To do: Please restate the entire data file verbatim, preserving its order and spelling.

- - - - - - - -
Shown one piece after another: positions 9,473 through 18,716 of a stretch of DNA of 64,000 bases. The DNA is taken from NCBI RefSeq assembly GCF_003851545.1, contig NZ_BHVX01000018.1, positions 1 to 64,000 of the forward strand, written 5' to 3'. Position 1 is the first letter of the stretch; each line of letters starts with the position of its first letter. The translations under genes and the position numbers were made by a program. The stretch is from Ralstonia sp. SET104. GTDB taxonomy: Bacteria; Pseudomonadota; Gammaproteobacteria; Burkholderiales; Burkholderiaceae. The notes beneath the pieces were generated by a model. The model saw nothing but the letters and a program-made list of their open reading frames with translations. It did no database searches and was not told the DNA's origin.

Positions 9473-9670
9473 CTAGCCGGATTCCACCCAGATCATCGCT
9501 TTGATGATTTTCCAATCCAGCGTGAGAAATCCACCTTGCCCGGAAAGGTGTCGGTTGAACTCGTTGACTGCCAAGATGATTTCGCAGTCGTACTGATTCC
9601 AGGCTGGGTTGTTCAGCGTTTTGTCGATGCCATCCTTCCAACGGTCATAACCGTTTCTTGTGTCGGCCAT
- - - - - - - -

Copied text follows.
Shown one piece after another: positions 9,473 through 18,716 of a stretch of DNA of 64,000 bases. The DNA is taken from NCBI RefSeq assembly GCF_003851545.1, contig NZ_BHVX01000018.1, positions 1 to 64,000 of the forward strand, written 5' to 3'. Position 1 is the first letter of the stretch; each line of letters starts with the position of its first letter. The translations under genes and the position numbers were made by a program. The stretch is from Ralstonia sp. SET104. GTDB taxonomy: Bacteria; Pseudomonadota; Gammaproteobacteria; Burkholderiales; Burkholderiaceae. The notes beneath the pieces were generated by a model. The model saw nothing but the letters and a program-made list of their open reading frames with translations. It did no database searches and was not told the DNA's origin.

Positions 9473-9670
9473 CTAGCCGGATTCCACCCAGATCATCGCT
9501 TTGATGATTTTCCAATCCAGCGTGAGAAATCCACCTTGCCCGGAAAGGTGTCGGTTGAACTCGTTGACTGCCAAGATGATTTCGCAGTCGTACTGATTCC
9601 AGGCTGGGTTGTTCAGCGTTTTGTCGATGCCATCCTTCCAACGGTCATAACCGTTTCTTGTGTCGGCCAT